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How to make wellness work

Wellness at work is a big focus for employers (and for marketing departments looking for a modish sales angle), but what does it actually entail? Last month, construction consultancy Bruceshaw invited five experts to its new offices to discuss ‘How to make wellness work’

Bruceshaw’s new office

With research from mental health charity Mind showing that FTSE 100 companies that prioritise employee engagement and wellbeing outperform the rest of the FTSE 100 by 10%, incorporating wellbeing into the workplace seems to make good business sense.

It was certainly a big consideration for construction consultancy Bruceshaw when it recently replaced an office design based on individual desks and private meeting rooms with one that offers a mix of hot desking and breakout spaces where staff can hold informal meetings, socialise and relax.

These new offices designed by BDG architecture + design provided a fitting backdrop for a discussion on the topic of wellness at work chaired by Andy Swann, author of The Human Workplace, with contributions from BDG architecture + design strategy director Phil Hutchinson, journalist and design expert Aidan Walker, nutrition consultant Sophie Higgins and Humanscale ergonomist Sukhneet Assee.

Culture change

There was broad consensus amongst the panellists that too many companies have yet to embrace wellness, with Higgins blaming ‘old school’ management teams that persist in the belief that employees aren’t working unless they are at their desk staring at a screen.

Hutchinson said that employers and designers should seek to understand the needs of employees and create an environment that supports them and their work. This should be comfortable, incorporate different spaces for different tasks, include sensory elements and support social interaction. In the case of Bruceshaw’s new offices, he said that BDG concentrated on getting the simple things right, like lighting levels, planting and de-cluttering.

He emphasised the importance of co-operation, pointing out that if management simply imposes a new culture on its employees, the changes are unlikely to stick, and added that he was wary of wellness becoming a ‘fad’, a ‘product’ or simply a ‘tickbox exercise’.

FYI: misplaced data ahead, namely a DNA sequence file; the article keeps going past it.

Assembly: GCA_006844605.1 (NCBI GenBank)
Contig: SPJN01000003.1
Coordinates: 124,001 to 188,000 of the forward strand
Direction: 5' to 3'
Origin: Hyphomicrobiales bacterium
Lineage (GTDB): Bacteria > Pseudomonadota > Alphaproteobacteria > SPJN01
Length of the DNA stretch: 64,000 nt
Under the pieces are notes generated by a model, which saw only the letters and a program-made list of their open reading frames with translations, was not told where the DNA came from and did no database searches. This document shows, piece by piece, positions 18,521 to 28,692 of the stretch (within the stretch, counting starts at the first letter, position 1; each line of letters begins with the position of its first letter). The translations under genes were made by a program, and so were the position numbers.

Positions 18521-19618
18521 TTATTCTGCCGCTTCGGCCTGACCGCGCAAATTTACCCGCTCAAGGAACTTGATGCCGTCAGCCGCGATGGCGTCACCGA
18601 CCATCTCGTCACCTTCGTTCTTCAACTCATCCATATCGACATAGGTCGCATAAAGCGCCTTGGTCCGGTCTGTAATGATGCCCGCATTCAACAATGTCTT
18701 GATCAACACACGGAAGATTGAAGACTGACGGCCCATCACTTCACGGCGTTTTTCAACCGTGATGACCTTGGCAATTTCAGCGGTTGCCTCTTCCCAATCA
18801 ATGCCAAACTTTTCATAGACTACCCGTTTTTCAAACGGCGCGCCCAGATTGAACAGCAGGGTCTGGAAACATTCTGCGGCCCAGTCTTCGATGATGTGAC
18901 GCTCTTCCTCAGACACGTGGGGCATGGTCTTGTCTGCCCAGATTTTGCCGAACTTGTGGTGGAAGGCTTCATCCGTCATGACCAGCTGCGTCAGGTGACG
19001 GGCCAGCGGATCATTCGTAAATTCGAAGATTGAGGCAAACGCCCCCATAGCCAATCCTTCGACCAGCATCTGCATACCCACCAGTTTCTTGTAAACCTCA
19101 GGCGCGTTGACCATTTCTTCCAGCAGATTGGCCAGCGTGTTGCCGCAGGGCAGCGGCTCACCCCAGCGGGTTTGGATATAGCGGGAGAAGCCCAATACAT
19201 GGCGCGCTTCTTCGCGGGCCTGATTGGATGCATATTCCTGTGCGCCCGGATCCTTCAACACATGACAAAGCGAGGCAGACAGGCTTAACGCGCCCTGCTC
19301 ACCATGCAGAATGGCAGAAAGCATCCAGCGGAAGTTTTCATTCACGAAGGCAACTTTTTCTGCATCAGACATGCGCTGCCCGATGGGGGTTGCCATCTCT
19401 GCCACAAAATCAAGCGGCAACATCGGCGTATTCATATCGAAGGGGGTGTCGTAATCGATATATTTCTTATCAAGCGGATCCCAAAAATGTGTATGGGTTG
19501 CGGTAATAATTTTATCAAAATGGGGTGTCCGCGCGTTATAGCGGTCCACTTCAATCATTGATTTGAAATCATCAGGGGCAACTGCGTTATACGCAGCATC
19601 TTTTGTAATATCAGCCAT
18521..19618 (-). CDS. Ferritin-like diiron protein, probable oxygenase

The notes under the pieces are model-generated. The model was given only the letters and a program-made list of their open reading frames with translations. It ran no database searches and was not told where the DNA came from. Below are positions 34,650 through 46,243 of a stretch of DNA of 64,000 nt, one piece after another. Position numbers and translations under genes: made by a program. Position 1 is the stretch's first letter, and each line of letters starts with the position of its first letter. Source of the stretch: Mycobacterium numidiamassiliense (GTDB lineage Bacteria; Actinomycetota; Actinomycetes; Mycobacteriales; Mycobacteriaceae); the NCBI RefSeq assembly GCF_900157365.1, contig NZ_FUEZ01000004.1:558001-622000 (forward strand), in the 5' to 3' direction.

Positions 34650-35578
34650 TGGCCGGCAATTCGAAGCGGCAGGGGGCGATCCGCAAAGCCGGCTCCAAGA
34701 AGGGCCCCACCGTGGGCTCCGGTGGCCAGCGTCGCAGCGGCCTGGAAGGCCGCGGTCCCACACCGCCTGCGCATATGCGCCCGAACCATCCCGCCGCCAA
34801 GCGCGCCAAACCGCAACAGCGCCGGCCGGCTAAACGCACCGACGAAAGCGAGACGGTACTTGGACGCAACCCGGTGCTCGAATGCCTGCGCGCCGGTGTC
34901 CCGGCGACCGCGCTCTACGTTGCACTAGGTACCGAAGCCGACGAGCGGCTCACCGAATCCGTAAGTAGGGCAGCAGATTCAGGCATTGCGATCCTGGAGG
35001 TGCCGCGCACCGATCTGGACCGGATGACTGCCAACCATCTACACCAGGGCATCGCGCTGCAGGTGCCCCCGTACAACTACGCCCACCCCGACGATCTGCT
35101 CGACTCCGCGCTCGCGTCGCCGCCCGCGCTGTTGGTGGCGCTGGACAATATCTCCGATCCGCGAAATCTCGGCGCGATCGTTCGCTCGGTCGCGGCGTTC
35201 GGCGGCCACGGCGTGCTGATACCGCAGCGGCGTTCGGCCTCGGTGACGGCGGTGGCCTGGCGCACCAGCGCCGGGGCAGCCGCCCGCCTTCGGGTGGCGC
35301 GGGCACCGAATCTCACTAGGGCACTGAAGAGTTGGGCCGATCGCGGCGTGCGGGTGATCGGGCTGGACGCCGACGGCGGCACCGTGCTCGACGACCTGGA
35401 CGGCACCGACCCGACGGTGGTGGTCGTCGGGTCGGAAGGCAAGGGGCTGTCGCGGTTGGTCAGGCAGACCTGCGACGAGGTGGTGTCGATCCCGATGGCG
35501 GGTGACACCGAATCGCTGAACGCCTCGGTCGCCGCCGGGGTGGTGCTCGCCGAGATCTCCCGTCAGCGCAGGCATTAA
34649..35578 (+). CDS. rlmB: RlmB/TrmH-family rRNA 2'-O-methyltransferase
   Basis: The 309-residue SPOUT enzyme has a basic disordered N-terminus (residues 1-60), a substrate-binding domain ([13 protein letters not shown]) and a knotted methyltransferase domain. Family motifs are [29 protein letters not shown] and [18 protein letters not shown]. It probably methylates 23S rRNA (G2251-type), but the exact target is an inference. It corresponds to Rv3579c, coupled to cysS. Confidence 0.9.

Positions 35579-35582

In this, he was supported by Humanscale ergonomist Sukhneet Assee, who argued that there’s more to wellness than simply buying the right chair or putting a screen in the right position. Employers should also encourage office workers to fidget more and take regular breaks through education and training.

All for profit?

When the floor was opened to questions, it became clear that there is a degree of scepticism about the current wellness trend, with many audience members regarding it as a tactic to keep employees at work longer or to boost the bottom line.

The panellists rejoined that while an increase in profit is likely to be one of its consequences, improving wellness should ultimately be about helping staff to work well.

In this context, nutritionist Sophie Higgins argued that because cognitive ability (and productivity) is compromised if employees only snack on biscuits, employers should consider providing fruit, vegetables, nuts and other healthy snacks as part of any wellness initiative.

Journalist Aidan Walker equated wellbeing to ‘holistic happiness’ and suggested that the relationship between a person and their work is likely to have the greatest impact on how happy they are. He said it’s important for managers to show staff respect and appreciation, adding that if employees find their work enjoyable then the environment in which they do it is of secondary importance.

In the end, in their different ways, all panellists agreed that wellness and wellbeing means putting people first.